Given that the effects of the CS+ on sucrose licking in Experiment 1 were somewhat more apparent when rats were tested with 2% sucrose, our initial testing with sucrose available at a new source (spout, with food cup covered by an opaque panel – See Methods) focused on this condition. However, in this test, sucrose licking did not significantly differ between CS+ (328.1 ± 84.8 licks) and pre-CS+ periods [245.6 ± 45.9 licks; paired-samples t-test, t(15) = 1.07, p = 0.300]. To further discourage response competition and strengthen sucrose drinking from the spout, rats were given 5 additional sessions of training to lick from the spout for 20% sucrose under food deprivation in the absence of the CSs. Rats were then fully sated on home chow and administered two CPF tests with sucrose available at the metal spout. During tests, rats had continuous access to 2% or 20% sucrose solution in separate tests (within-subjects, order counterbalanced).
Figure 1b shows that during this round of testing, the CS+ was effective in promoting sucrose drinking at the new location, even though that cue was never directly associated with this behavior. Mixed-effects model analysis (Supplementary Table S2) found a significant CS Type × CS Period interaction, t(120) = 15.16, p < 0.001, indicating that the CS+ was more effective in elevating sucrose licking over baseline levels (CS vs. pre-CS period, p < 0.001) than the CS− (CS vs. pre-CS period, p = 0.097), as in Experiment 1. Sucrose concentration did not significantly influence the cue-selectivity of this effect (3-way interaction, p = 0.319). Importantly, while lick rates appeared to be elevated during the pre-CS− relative to the pre-CS+ periods, paired-samples t-tests indicated that this difference was not statistically significant in the 2% condition, t(15) = 1.66, p = 0.118, or in the 20% condition, t(15) = 1.56, p = 0.139. This is to be expected given the pseudo-random trial structure used during training and testing, which prevents systematic (inter-trial) carryover effects and precludes anticipation of future trial type (or timing). It is also worth noting that these same animals showed similar CS+ specific elevations in licking in Experiment 3 when their pre-CS− and pre-CS+ lick rates were more comparable (see Fig. 1c, vehicle).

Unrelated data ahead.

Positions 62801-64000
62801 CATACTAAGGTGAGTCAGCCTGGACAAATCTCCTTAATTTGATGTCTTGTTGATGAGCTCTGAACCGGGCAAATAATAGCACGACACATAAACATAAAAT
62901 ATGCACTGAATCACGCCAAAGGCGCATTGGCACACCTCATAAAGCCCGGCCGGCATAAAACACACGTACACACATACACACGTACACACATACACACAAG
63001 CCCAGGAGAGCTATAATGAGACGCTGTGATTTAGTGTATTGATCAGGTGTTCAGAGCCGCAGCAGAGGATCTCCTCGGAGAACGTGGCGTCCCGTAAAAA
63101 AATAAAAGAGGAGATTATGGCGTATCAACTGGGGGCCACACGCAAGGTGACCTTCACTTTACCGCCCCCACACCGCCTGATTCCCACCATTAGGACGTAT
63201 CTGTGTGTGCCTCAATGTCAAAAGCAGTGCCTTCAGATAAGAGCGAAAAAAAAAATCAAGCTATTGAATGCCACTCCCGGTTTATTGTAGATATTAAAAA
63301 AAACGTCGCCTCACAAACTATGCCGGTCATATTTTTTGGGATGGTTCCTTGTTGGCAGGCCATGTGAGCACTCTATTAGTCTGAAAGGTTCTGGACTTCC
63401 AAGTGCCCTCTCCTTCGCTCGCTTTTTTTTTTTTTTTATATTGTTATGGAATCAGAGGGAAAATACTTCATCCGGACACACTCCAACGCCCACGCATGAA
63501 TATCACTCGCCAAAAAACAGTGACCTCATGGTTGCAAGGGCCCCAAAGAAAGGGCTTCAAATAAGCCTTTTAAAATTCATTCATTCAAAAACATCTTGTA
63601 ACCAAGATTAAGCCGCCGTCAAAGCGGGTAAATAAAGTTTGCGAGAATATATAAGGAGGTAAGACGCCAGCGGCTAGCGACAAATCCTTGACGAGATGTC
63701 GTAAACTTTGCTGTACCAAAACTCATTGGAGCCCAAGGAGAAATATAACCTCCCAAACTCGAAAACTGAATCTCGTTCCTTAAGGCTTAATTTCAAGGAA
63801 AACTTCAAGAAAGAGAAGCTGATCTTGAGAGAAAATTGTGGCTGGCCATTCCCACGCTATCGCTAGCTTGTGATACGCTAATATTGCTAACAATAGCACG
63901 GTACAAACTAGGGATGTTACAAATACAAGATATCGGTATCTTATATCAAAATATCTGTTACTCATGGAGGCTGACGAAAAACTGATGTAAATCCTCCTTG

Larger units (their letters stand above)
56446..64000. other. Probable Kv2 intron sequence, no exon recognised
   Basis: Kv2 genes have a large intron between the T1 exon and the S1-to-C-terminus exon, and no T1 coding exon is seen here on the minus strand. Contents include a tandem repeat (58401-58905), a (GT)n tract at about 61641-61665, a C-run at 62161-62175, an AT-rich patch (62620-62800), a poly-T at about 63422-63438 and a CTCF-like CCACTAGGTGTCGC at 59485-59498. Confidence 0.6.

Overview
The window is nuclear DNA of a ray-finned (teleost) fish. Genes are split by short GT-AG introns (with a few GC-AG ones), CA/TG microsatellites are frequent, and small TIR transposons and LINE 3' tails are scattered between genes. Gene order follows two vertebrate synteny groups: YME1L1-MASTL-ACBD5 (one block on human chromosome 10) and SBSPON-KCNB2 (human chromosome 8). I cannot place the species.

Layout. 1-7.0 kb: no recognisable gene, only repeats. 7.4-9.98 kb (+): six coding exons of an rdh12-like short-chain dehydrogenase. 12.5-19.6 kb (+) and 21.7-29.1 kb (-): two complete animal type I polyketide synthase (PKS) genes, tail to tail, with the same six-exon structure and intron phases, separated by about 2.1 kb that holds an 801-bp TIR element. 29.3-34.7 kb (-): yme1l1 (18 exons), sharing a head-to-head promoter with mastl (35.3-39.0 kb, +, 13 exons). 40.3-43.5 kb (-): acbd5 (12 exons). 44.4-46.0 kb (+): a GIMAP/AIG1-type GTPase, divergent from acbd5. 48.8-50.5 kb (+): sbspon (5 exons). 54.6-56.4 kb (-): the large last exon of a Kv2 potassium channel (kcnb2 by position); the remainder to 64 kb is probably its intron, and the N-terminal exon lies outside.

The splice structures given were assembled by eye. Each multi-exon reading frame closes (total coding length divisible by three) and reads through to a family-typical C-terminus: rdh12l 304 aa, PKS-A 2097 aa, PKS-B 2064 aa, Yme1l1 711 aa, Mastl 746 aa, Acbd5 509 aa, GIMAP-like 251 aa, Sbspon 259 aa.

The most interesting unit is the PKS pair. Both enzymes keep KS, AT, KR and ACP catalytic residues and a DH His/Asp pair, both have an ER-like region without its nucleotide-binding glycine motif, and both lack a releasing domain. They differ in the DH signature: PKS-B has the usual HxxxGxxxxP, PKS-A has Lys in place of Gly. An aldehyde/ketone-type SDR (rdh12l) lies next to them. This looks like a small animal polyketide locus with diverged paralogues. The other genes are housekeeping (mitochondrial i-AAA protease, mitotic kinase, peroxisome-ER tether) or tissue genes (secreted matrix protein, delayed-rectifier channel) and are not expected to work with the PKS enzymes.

Dependence on D1-type dopamine receptors
The results of Experiment 2 indicate that the CS+ acquired the ability to potentiate sucrose consumption by triggering a feeding behavior that had never directly been associated with that cue, consistent with a PIT-like motivational influence. Given the importance of D1-type dopamine receptors in Pavlovian incentive motivation31–33, Experiment 3 examined whether blocking activity at these receptors would disrupt CPF expression. The same rats used in Experiment 2 were given a final pair of CPF tests (20% sucrose) after pretreatment with SCH-23390 (0.04 mg/kg), a selective D1 antagonist, or vehicle. Test results are shown in Fig. 1c (also Supplementary Table S3).
Analysis revealed a main effect of drug treatment, t(120) = −2.15, p = 0.034, in that sucrose licking was generally depressed by SCH-23390. Importantly, we found a significant Drug × CS Period × CS Type interaction, t(120) = −20.91, p < 0.001, indicating that SCH-23390 specifically disrupted the expression of CPF. Indeed, further analysis revealed that while the CS+ significantly increased sucrose licking over pre-CS+ levels in the vehicle test, p < 0.001, there was no effect of the CS+ in the SCH-23390 test, p = 0.982. Similar to the cue generalization observed in Experiment 1, the CS− elicited marginally significant increases in sucrose licking in both drug conditions, ps ≤ 0.049. Thus, D1-type dopamine receptor antagonism via SCH-23390 administration significantly impaired CS+ evoked feeding, consistent with an incentive motivational account of CPF.
Microstructural analysis of the effects of sucrose-paired cues and sucrose concentration on feeding
The results of Experiments 2 and 3 suggest that the novel PIT-like protocol used here supports an incentive motivational form of CPF, as the cues were able to motivate feeding behavior at a location separate from the food source signaled by the cue. To further test this account, we examined if the excitatory effects of the CS+ on sucrose drinking were related to a specific change in the microstructural organization of licking behavior. As described above, whereas licking bout duration varies with fluid palatability23,24, the frequency with which rats engage in new bouts of licking is thought to reflect a separate motivational process25–28. We varied sucrose concentration to manipulate its palatability, as in previous reports23,35. Although high and low sucrose concentrations also differ in caloric content, extensive research has shown that the bout duration measure is a sensitive and selective measure of the influence of orosensory reward and is dissociable from post-consummatory calorie processing35–38. Thus, a CS+ that induces incentive motivation should increase bout frequency, while a CS+ that increases intake by making sucrose more palatable should promote longer bout durations.